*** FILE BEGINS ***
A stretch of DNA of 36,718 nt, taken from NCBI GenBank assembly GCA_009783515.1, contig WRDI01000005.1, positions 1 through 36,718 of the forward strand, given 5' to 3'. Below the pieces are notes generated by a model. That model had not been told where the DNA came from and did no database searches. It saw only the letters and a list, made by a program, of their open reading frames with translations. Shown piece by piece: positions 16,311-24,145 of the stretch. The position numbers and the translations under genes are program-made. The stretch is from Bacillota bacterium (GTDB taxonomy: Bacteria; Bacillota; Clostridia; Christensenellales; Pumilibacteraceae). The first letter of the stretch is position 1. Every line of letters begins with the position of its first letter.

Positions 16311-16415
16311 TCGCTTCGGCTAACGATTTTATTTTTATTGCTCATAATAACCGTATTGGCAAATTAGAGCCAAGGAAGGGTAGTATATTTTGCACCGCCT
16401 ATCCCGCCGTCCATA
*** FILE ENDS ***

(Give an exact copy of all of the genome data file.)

A stretch of DNA of 36,718 nt, taken from NCBI GenBank assembly GCA_009783515.1, contig WRDI01000005.1, positions 1 through 36,718 of the forward strand, given 5' to 3'. Below the pieces are notes generated by a model. That model had not been told where the DNA came from and did no database searches. It saw only the letters and a list, made by a program, of their open reading frames with translations. Shown piece by piece: positions 16,311-24,145 of the stretch. The position numbers and the translations under genes are program-made. The stretch is from Bacillota bacterium (GTDB taxonomy: Bacteria; Bacillota; Clostridia; Christensenellales; Pumilibacteraceae). The first letter of the stretch is position 1. Every line of letters begins with the position of its first letter.

Positions 16311-16415
16311 TCGCTTCGGCTAACGATTTTATTTTTATTGCTCATAATAACCGTATTGGCAAATTAGAGCCAAGGAAGGGTAGTATATTTTGCACCGCCT
16401 ATCCCGCCGTCCATA